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Notice

Los Alamos National Laboratory Plutonium Facility Seismic Safety

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AGENCY:

Defense Nuclear Facilities Safety Board.

ACTION:

Notice, recommendation; correction.

SUMMARY:

The Defense Nuclear Facilities Safety Board published a document in the Federal Register of November 2, 2009, concerning recommendation 2009-2 to the Secretary of Energy pursuant to 42 U.S.C. 2286a(a)(5) which identifies the need to execute both immediate and long-term actions that can reduce the risk posed by a seismic event at the Plutonium Facility at Los Alamos National Laboratory. The previous notice omitted the recommendation. The notice now includes the recommendation.

DATES:

Comments, data, views, or arguments concerning the recommendation are due on or before December 7, 2009.

ADDRESSES:

Send comments, data, views, or arguments concerning this recommendation to: Defense Nuclear Faculties Safety Board, 625 Indiana Avenue, NW., Suite 700, Washington, DC 20004-2001.

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FOR FURTHER INFORMATION CONTACT:

Brian Grosner or Andrew L. Thibadeau at the address above or telephone number (202-694-7000).

Correction

In the Federal Register of November 2, 2009, in FR Doc. E9-26304, on page 56595, immediately following the signature block, the recommendation should read as follows:

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Dated: November 2, 2009.

John E. Mansfield,

Vice Chairman.

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Recommendation 2009-2 to the Secretary of Energy

Los Alamos National Laboratory Plutonium Facility Seismic Safety

Pursuant to 42 U.S.C. 2286a(a)(5) Atomic Energy Act of 1954, as Amended

Dated: October 26, 2009.

Background

The Defense Nuclear Facilities Safety Board (Board) is concerned about the potential consequences of seismic events at Los Alamos National Laboratory's (LANL) Plutonium Facility and the adequacy of the safety strategy currently being pursued to address these events. In particular, the mitigated offsite consequences predicated on a seismically induced large fire at this operating nuclear facility exceed the Department of Energy's (DOE) Evaluation Guideline by more than two orders of magnitude. The Board believes this situation warrants immediate attention and action.

The Plutonium Facility has operated for more than a decade with a 1996 Final Safety Analysis Report as its safety basis. DOE issued Title 10, Code of Federal Regulations, Part 830, Nuclear Safety Management, in January 2001, requiring contractors for all its existing facilities to submit a Documented Safety Analysis (DSA). Ultimately, a DSA for the Plutonium Facility was submitted by LANL and approved by the National Nuclear Security Administration's (NNSA) Los Alamos Site Office (LASO) through a Safety Evaluation Report (SER) in December 2008. The DSA identifies an array of planned future upgrades to improve the safety posture of the facility. However, both the DSA and SER rely inappropriately on planned seismic upgrades to safety systems that (1) will not be implemented for many years and (2) are not sufficient to address adequately the bounding seismic accident scenarios. The only safety feature that can be credited for these accident scenarios is the passive confinement provided by the facility structure. Additionally, appropriate compensatory measures to protect public and worker health and safety have not been identified. As a result, a major deficiency in the facility's safety basis exists.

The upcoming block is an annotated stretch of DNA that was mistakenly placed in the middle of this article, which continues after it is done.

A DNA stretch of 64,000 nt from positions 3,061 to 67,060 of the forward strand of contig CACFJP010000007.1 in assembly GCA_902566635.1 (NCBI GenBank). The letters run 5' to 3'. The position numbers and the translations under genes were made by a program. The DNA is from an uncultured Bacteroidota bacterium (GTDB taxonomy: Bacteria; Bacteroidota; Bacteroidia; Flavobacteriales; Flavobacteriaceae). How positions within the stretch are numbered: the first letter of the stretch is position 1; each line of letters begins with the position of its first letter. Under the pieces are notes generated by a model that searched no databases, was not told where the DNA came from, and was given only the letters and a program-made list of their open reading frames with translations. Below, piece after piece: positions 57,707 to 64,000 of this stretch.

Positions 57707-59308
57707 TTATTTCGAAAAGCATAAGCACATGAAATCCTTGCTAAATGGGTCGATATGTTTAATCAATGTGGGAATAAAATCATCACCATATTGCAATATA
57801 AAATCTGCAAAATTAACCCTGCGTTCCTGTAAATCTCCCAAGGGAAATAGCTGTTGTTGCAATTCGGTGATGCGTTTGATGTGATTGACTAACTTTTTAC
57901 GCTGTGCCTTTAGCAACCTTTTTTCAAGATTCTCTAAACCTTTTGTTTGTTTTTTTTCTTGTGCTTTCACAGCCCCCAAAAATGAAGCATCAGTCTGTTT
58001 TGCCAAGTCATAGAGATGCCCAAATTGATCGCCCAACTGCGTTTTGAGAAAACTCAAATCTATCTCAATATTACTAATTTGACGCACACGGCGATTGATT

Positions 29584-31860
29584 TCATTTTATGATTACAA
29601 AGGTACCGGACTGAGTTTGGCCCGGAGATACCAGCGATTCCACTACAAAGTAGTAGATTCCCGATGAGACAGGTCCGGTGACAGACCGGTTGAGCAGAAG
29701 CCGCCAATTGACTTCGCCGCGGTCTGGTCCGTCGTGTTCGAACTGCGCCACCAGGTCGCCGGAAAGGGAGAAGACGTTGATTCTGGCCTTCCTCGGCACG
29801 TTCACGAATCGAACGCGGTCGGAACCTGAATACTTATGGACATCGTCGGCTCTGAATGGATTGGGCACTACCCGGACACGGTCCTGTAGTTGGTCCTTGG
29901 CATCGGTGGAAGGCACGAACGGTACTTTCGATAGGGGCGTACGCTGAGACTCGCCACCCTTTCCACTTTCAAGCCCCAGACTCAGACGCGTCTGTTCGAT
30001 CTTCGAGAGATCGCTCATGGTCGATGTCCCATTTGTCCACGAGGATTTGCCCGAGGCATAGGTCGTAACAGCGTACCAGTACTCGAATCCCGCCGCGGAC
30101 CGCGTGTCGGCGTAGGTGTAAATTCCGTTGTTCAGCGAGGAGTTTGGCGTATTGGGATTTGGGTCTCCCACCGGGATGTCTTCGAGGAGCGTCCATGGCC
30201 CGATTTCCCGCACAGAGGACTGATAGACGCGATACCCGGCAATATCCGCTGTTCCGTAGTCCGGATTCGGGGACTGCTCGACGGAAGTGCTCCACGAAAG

The safety strategy approved by LASO is based on the assumption that future upgrades to reinforce the support stands for a limited set of “high-risk” gloveboxes (including those containing ignition sources, such as furnaces) will prevent a large fire from occurring after a seismic event. While planned seismic upgrades to high-risk gloveboxes will provide some safety benefit in the future, the Board believes the critical NNSA assumption that these upgrades are adequate is flawed and, as a result, the current safety strategy is not defensible for the following reasons. Not all ignition sources inside high-risk gloveboxes are seismically secured to the glovebox shell; therefore, fires could still result from ignition sources toppling inside gloveboxes during a seismic event, even if the gloveboxes themselves do not topple. Additionally, ignition sources that could initiate post-seismic fires exist outside of gloveboxes targeted for seismic upgrades. DOE must take steps to develop a defensible seismic safety strategy for the Plutonium Facility.